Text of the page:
celia perez (of I Dreamed I Was Assertive + about a million other zines) is a badass who has been doing this zine junk for TWENTY YEARS. support her work! order this anthology!

Source: pistachioprescription


"Him and I, we had a fight
The kind where nobody wins
He used his hands
I pleaded, but he had me pinned
You know when you take a bath and never get clean?
The bruises that never show…
I thought you’d know what I mean.

But you changed your mind
This time, you changed your mind
Because you’re somehow the victim
You changed your mind
So cast it off, it never meant
You changed your mind
because it’s easy, because you can

So you changed your mind

Well, if he’s a monster then you live under my bed
He roughed me up but you left me for dead
And I can get your silence out of my head
But just remember, I know what you did.”

When I very suddenly found myself in an abusive relationship, my mind went in many different directions at once. I was angry and hated the man that I was with, I was scared of him and wanted to run away from him, I was scared of him and wanted to please him so he wouldn’t hurt me again, so we could pretend it never happened and that I was a good enough person. I worried that my friends would be mad at me, that they wouldn’t want to speak to me anymore. I wanted so desperately to talk to some of them and hide away in their bedrooms. I wanted to defiantly stand in front of my abuser and say every perfect thing to make him feel small. But mostly I wanted to close my eyes and forget everything and never tell a single soul.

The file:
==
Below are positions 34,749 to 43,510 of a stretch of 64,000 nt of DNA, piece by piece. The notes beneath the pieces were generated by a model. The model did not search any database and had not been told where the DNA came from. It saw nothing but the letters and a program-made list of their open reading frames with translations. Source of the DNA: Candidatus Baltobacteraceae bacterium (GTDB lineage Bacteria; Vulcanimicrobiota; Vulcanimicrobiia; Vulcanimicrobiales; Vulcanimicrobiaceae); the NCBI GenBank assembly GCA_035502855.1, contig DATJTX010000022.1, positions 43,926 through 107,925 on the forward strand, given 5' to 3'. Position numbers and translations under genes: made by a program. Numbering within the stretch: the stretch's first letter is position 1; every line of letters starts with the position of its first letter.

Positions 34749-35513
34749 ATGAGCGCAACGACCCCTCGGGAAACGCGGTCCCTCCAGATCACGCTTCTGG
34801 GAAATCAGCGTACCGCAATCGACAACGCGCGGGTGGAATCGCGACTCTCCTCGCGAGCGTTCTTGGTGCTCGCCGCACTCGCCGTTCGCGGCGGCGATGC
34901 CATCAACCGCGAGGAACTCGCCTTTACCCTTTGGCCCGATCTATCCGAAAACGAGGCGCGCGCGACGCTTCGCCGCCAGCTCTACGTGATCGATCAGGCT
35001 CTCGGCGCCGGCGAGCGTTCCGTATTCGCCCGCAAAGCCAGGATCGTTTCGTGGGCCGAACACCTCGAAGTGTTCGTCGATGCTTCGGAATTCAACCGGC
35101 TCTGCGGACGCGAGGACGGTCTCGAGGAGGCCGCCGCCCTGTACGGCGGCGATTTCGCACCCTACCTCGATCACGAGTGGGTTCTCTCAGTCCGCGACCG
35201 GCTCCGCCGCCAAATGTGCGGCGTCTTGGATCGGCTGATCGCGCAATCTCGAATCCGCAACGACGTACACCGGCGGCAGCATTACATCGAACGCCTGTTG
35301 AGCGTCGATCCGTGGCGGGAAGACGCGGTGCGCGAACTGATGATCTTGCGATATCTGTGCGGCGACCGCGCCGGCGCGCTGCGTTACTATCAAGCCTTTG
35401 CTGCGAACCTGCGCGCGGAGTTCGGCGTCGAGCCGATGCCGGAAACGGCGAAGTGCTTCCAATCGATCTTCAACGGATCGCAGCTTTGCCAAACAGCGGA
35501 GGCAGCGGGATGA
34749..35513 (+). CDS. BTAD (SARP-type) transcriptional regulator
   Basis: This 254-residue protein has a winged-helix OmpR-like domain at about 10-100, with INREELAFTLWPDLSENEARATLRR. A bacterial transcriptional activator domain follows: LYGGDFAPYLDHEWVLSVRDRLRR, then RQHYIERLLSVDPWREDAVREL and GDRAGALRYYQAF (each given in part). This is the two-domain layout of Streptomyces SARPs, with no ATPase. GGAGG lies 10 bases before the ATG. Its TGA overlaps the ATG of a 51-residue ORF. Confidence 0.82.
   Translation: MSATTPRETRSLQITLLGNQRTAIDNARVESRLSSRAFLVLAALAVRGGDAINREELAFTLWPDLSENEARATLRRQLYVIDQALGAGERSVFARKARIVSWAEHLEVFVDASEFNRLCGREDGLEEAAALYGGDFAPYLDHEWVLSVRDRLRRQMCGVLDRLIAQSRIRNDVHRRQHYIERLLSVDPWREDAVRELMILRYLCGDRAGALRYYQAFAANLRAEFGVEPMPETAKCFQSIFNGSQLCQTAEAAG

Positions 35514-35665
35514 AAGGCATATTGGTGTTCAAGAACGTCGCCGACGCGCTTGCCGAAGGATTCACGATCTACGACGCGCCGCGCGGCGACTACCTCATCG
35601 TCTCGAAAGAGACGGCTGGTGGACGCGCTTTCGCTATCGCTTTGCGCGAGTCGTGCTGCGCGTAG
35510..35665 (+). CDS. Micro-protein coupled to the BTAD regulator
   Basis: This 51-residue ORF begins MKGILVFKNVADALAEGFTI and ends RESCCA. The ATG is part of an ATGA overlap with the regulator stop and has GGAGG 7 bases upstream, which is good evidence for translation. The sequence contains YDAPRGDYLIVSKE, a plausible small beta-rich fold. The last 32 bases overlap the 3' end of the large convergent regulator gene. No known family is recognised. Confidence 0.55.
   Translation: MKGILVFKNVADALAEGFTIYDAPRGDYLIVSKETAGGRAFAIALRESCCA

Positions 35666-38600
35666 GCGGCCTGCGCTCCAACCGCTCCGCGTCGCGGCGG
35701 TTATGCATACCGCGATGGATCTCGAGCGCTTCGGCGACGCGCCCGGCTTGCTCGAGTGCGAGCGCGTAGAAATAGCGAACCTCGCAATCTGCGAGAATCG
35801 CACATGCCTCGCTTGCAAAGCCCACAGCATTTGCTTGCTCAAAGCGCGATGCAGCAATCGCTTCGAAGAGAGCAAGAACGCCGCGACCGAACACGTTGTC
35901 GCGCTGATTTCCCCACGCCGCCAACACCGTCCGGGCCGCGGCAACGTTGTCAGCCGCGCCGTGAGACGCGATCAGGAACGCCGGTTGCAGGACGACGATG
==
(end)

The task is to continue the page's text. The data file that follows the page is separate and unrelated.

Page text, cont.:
But I did. The first person I told, who was my ex and the closest person to me at the time, told me I was probably lying because I didn’t leave the abuser immediately. He then made demands that I cut it off with this person, tell him exactly why, and never see him again. When I didn’t do those things, as this was during a time when I could not take care of myself, he said that it was all very hard on him, that I should be proud of him because he managed to stay sober throughout this, that he would never do anything like this to me, and that he would never forgive me. Him and I no longer speak. This song is about my ex and people like him who claim to be allies, who are comfortable supporting minorities against the media or the government, but run back to their privilege once they or someone in their community is called out or challenged. But there’s more to this post than just him.

The second person I told paused afterwards and said, “…wow, this makes me feel differently about you.” On the flip side, I had friends tell me how much they wanted to kill my abuser, how they wanted to hurt him and while a huge part of me loved hearing this, it also scared me. It felt too fresh to talk about direct, harmful things that could happen to my abuser because I imagined how enraged this would make him, and how it would only lead to more violence, and in this way it made me want to protect him so that violence didn’t fall on me. It was those that focused on me and my feelings, who let me talk it out, who didn’t pass judgment even when I did more bad things to myself, who told me it wasn’t my fault, those are the people that helped me through and out of this relationship, and I’m forever grateful that I have them in my life.

It’s important to positively support victims of abuse throughout their whole path of finding sanctuary, even if that means supporting them during times when it may look like they’re taking self-destructive steps backwards, even if the person ultimately stays in the relationship. It may seem like they are actively trying to disregard help, falling farther into a relationship with an abuser, but they may need to work out certain mental processes on their own, and it’s important to let them know that they have unconditional support. It’s difficult to support people in these situations, and if mutual friends can support each other throughout this process, then that’s even better.

I will say that it’s really cool to be in a hardcore band so that I can scream and jump and shout about how angry all of this makes me. And I highly recommend it as a non-traditional form of therapy.

(via jamiesinverguenza)

Source: lonelyboyfabrications / Krista Ciminera